I spent the last few months as a local Chicago ambassador for Eat Breathe Thrive, raising awareness about the Chicago Module One training among yoga teachers, students of yoga, and professionals in relevant fields. In this 3-day training, participants experience parts of Eat Breathe Thrive’s community program – both as participants as as teachers who might bring some of these practices into their public classes. (Module Two training is available to those who’d like to go on to officially offer the 6-week series on their own on behalf of Eat Breathe Thrive).
To cap it all off I got to participate in Module One of this experiential training with a really lovely group of other yogis and teachers.
As someone who has dealt with a lot of food and body image issues, this was an interesting experience. The interactive portions were both fascinating and hard for me. In some respects, I’ve come a long way. I wear yoga clothes to teach every day; I don’t spend hours a day focused on my size or engage in extreme strategies to lose weight. Still, I found it challenging to talk openly about my past and current experience with these issues, even in this incredibly supportive environment. Many of us have work to do in this space.
I’ve participated in other yoga service trainings, albeit some a long time ago. Here’s what stood out to me about Eat Breathe Thrive’s training:
I felt a strong connection to the other participants was strong, and that surprised me. We did community-building activities and, for lack of a better word, GAMES, that were just plain fun! Trauma, eating disorders and yoga service are serious topics and while lots of the training obviously spoke to that, part of Eat Breathe Thrive’s philosophy is that community plays a role in healing. Taking part in group activities allowed me to experience this connection first hand. Talking about disordered eating and body image all weekend could easily get overwhelming – getting to know the others through fun, collaborative activities helped strike a balance.
Additional, more specific training and support as an option in Module Two to set up your own community program:
Eat Breathe Thrive’s Module 2 training offers mentorship (in the form of one-on-one calls, a manual, and instructional videos) and guidance for setting up and carrying out the 6-week Eat Breathe Thrive community program. In my experience of yoga service trainings, this is unbelievably smart, and unbelieveably rare. It’s no small task to get your own yoga class off the ground and it’s exciting to see an organization share resources to make this happen. While I think some yoga service classes do need to be offered at no cost to participants, it’s also beneficial to have a model like this where participants who have a budget for this community program can pay, in order to make the process of getting trained and teaching more financially sustainable for teachers.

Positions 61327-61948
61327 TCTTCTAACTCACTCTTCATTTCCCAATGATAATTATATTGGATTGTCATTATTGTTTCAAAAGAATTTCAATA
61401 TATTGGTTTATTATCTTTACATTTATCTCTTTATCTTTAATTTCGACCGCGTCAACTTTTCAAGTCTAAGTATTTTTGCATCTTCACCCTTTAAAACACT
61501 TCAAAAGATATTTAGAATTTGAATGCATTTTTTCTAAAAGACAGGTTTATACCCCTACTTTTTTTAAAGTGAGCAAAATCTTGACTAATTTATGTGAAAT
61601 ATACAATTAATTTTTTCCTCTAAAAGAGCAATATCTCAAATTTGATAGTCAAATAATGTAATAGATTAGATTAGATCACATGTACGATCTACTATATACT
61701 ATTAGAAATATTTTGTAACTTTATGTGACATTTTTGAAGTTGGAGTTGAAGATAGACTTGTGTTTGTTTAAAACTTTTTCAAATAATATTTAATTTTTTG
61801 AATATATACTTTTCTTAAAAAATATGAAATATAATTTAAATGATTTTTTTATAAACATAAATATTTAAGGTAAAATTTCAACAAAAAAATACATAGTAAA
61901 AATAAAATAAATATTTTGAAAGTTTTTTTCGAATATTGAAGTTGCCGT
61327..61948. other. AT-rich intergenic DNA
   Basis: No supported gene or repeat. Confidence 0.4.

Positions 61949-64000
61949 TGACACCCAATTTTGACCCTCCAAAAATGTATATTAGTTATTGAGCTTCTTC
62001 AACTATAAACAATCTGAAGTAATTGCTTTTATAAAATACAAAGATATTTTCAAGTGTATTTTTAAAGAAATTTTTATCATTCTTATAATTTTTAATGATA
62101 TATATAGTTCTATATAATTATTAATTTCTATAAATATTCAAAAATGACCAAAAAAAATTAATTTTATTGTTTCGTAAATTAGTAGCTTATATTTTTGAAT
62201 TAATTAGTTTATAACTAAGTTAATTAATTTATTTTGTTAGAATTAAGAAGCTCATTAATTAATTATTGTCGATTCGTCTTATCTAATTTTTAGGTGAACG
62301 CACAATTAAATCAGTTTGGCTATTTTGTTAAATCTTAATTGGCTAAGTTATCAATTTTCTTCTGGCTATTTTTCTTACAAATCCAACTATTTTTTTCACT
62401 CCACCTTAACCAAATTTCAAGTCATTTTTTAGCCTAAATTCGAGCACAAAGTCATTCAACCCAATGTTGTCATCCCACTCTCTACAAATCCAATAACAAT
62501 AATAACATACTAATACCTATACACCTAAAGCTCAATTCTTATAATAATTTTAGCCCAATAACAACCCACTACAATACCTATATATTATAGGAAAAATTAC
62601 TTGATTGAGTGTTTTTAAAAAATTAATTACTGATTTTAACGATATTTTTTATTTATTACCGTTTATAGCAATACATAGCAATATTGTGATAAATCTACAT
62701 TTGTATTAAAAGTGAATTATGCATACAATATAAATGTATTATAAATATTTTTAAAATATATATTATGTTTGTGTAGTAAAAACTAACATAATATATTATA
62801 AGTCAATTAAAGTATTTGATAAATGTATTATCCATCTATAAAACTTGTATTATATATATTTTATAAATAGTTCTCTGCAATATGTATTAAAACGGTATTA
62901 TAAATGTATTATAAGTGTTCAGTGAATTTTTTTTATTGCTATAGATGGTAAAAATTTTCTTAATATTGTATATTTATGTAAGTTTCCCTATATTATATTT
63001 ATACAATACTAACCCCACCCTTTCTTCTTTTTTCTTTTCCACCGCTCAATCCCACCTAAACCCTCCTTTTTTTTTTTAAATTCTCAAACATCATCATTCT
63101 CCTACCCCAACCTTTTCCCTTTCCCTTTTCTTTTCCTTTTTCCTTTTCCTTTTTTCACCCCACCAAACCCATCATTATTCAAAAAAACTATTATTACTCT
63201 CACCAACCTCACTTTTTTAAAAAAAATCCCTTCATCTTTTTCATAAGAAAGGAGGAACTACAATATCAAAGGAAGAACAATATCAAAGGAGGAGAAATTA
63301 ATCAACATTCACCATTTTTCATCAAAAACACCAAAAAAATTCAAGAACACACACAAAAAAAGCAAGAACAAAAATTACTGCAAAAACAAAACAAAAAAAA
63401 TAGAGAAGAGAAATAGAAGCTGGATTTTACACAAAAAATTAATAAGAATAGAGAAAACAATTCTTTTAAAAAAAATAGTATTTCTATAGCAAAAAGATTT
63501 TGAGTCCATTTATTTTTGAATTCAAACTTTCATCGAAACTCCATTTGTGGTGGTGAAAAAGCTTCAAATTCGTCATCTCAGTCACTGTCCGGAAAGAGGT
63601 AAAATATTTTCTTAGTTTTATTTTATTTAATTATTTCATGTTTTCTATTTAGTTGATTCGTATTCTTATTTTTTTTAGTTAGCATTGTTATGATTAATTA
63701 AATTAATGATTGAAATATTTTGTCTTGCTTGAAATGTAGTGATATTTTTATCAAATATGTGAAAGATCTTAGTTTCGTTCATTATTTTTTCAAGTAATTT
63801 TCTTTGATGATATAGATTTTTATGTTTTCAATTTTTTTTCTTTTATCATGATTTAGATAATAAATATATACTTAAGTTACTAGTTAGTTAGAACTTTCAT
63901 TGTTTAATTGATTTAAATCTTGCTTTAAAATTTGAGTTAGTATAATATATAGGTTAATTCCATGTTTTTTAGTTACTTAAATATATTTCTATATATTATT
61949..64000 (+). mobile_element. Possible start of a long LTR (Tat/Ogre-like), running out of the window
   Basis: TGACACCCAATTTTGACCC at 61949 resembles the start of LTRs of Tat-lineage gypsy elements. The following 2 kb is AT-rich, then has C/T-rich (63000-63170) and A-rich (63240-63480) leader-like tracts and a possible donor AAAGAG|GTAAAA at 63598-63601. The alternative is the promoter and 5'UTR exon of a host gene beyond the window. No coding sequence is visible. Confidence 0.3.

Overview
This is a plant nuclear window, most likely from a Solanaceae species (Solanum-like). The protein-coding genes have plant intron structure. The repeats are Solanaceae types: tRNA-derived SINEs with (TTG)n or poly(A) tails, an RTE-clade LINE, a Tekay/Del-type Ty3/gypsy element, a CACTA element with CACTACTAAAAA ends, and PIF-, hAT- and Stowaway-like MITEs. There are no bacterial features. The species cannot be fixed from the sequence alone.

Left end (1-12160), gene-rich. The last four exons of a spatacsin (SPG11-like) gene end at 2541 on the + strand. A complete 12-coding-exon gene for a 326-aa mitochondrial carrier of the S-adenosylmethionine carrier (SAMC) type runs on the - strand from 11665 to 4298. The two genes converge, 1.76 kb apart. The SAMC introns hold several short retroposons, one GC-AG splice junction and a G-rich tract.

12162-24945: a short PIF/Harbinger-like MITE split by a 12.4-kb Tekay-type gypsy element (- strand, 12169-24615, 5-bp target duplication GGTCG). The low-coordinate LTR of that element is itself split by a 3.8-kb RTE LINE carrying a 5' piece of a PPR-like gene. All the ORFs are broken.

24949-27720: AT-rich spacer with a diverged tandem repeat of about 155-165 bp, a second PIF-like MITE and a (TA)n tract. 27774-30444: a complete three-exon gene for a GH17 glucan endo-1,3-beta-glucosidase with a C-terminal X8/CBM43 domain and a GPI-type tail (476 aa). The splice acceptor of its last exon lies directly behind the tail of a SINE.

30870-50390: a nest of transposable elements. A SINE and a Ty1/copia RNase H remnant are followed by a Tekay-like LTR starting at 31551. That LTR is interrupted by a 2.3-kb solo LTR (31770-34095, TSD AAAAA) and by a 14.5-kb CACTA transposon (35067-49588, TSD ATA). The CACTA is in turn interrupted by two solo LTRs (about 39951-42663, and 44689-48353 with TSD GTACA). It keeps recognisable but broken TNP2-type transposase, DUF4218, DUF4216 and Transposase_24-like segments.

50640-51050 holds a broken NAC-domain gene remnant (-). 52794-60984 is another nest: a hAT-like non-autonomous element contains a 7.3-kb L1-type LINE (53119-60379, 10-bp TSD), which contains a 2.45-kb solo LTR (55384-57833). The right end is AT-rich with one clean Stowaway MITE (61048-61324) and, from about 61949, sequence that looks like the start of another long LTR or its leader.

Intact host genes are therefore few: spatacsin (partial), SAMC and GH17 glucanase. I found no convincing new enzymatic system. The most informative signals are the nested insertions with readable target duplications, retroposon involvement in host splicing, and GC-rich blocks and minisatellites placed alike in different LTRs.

Chelsea was our presenter and she is an incredibly engaging, lively person with funny stories. Her academic background is in science (pyschoneuroimmunology, in case that’s helpful!) and she shared insight from the science side of “why yoga works” in a very accessible way. I never felt lost.
The organization of our weekend made sense, there was a plan, and we seemed to stick to it more or less – it seemed flexible enough that we could spend more time on a topic if needed, less if not. All of us received a Module One manual with info and space for notes. I asked Chelsea specifically about setting boundaries, and she was kind enough to make time for this at the end.
A different perspective on touch:
Touch in general, hands-on assisting, has been a positive part of my own yoga practice, at least in part for me because when you don’t feel good about your body, it can be helpful to receive touch. That said, most trauma-informed trainings advise yoga teachers to avoid touch – and, personally, when I speak to teacher trainees on the broad topic of trauma informed yoga, this is the view I share and stick to in my own work.
The Eat Breathe Thrive community program is quite different in nature than most trauma informed classes, and in fact from most public yoga classes – there is substantially more training for teachers on boundary setting with regard to touch, a regular group of participants that come back each week, and an interactive/non-yoga portion of each day that offers a context for community building. For this reason I was very excited to learn the reasoning behind this aspect of the program, and to participate in parts of it. I haven’t yet done Module Two, but my impression is that the topic of touch is handled seriously, and with detail and sensitivity – it makes sense to me that done in an appropriate way, touch could be helpful in healing.